04. Mark Chesnutt – I’ll Think of Something
    05. Terri Clark – Easy From Now On
    06. Dixie Chicks – Voice Inside My Head
    07. Faith Hill – Cry
    08. Patty Loveless – Nothin’ But the Wheel
    09. Pam Tillis – The River and the Highway
    10. Trisha Yearwood – On a Bus to St. Cloud

    Well, I had planned to reveal this list when I released my covers album (My Turn for Sleepless Nights), but I suppose I could do it now. :) I hope I get all 10 points this week…

  8. In no order:

    “The River” by Chely Wright
    “Atlanta & Birmingham” by Deana Carter
    “Love Land” by Martina McBride
    “Only In My Mind” by Reba McEntire
    “You Don’t Even Know Who I Am” by Patty Loveless
    “Down From Dover” by Dolly Parton
    “Pretty Things” by LeAnn Rimes
    “I Learned That From You” by Sara Evans
    “What About The Love We Made” by Shelby Lynne
    “Melancholy Blue” by Trisha Yearwood

    ….wow, that’s an odd list.

  9. Hmm comeing up with a final top 10 list would be nearly impossible so I’ll Just list 10 (or about 10) that come to mind when I think perfect songs….

    In no particular order…
    01. Martina McBride – “Independance Day”
    02. Matraca Berg – “Back When We Were Beautiful”
    03. George Jones – “He Stopped Loving Her Today”
    04. Sarah Buxton – “Tomorrow”
    05. Gary Allan – “Smoke Rings In The Dark”
    06. Tanya Tucker – “Two Sparrows In a Hurricane”
    07. Dottie West – “Lesson In Leavin'”
    08. Hank Williams – “I’m So Lonesome I Could Cry”
    09. Buck Owens – “I’ve Got a Tiger By The Tail”
    10. Patsy Cline – “Crazy”
    11. Loretta Lynn – “Miss Being Mrs.”
    12. Wynonna Judd – “She Is His Only Need”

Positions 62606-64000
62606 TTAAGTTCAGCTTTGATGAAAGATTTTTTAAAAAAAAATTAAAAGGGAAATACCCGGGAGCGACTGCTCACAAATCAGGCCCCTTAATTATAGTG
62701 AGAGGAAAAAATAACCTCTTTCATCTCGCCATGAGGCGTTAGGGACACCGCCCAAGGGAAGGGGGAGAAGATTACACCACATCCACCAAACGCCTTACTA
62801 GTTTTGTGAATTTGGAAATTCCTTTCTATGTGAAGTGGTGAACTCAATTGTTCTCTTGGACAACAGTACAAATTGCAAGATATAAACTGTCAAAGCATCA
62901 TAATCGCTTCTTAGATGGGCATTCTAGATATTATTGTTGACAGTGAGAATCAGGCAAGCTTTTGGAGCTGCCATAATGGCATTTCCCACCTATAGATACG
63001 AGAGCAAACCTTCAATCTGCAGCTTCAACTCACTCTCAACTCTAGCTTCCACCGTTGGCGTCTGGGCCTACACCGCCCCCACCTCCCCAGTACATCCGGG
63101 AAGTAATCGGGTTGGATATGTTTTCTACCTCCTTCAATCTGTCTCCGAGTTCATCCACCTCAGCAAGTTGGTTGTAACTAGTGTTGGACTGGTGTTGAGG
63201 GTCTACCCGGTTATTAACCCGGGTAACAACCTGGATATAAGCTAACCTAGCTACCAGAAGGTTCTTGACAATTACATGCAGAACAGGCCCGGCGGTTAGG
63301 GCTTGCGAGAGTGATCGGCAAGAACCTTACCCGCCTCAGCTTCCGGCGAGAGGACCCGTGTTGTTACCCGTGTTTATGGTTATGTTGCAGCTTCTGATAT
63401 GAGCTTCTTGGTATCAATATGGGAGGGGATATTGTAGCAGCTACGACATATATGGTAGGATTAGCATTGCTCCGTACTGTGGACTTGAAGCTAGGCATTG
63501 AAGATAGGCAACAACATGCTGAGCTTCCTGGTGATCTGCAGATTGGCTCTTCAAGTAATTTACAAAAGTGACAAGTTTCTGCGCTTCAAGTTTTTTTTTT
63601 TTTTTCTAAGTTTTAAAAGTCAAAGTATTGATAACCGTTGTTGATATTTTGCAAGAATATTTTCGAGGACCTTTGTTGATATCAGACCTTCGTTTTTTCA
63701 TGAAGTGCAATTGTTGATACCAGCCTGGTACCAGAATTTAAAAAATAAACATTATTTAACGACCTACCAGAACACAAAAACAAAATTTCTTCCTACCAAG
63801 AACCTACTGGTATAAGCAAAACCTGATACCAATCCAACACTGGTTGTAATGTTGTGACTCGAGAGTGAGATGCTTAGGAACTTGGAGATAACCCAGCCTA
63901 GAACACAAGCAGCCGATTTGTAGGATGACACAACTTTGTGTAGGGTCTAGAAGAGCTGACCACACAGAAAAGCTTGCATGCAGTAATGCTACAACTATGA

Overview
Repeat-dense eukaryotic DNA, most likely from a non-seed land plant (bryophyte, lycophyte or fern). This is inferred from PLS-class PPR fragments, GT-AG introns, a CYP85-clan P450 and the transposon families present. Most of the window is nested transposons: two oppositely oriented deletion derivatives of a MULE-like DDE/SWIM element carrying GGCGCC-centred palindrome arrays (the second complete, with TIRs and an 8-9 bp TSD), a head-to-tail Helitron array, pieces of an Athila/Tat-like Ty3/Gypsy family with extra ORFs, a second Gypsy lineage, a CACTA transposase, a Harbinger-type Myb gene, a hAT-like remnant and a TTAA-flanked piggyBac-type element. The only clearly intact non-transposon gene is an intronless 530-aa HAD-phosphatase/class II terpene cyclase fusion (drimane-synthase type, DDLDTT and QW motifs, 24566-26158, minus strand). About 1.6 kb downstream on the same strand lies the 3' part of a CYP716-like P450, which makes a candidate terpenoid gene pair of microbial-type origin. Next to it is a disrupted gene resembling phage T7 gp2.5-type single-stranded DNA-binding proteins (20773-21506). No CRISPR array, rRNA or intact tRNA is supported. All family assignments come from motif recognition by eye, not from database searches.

13. Terri Clark – “No Fear”

  10. It’s a very short list

    “The Last Letter” by Rex Griffin (later by Jack Greene and others). Waylon recorded this song in the 1970s but he left out the crucial fourth verse that makes this probably the saddest song ever written

  11. 1. “Good Woman Blues” by Mel Tillis
    2. “Amarillo By Morning” by George Strait
    3. “Good Ol’ Boys Like Me” by Don Williams
    4. “Hey Cinderella” by Suzy Bogguss
    5. “Roll On Mississippi” by Charley Pride
    6. “The Most Beautiful Girl” by Charlie Rich
    7. “Here You Come Again” by Dolly Parton
    8. “Ridin’ My Thumb To Mexico” by Johnny Rodriguez
    9. “Honky Tonk Heroes” by Waylon Jennings
    10. anything by John Conlee

  12. In no particular order:

    Dearest Esmerelda- John Denver
    He’ll Have to Go- Jim Reeves
    Last Thing on my Mind- Glen Campbell
    I Don’t Paint Myself Into Corners Anymore-Trisha Yearwood
    Wolves-Garth Brooks
    Silence on the Line- Chris LeDoux
    Two More Bottles of Wine- Emmylou Harris
    He Stopped Loving Her Today- George Jones
    Under the Table- Garth Brooks
    Dreamin’ Fields Trisha Yearwood

  13. I first thought this would be easy but I think it may take a little iPod checking fist. Great topic and great songs from everyone.

  14. A few off the top of my head, with some country and some… not.

    Gram Parsons – Hickory Wind
    Richard Thompson – 1952 Vincent Black Lightning
    Charlie Robison – John O’Reilly
    The Pogues – Rainy Night In Soho
    Emmylou Harris – Green Pastures
    Hank Williams – I’m So Lonesome I Could Cry
    Robert Earl Keen – The Road Goes On Forever
    Beirut – Postcards From Italy
    Guy Clark – Dublin Blues
    The Decemberists – The Mariner’s Revenge Song

  15. “He Stopped Loving Her Today” – George Jones
    “Letter to Me” – Brad Paisley
    “Jesus, Take the Wheel” – Carrie Underwood
    “What I Cannot Change” – Leann Rimes
    “I May Hate Myself in the Morning” – Lee Ann Womack
    “Baby Blue” – George Strait
    “Top of the World” – Dixie Chicks
    “Independence Day” – Martina McBride
    “Long Black Train” – Josh Turner
    “Stand By Your Man” – Tammy Wynette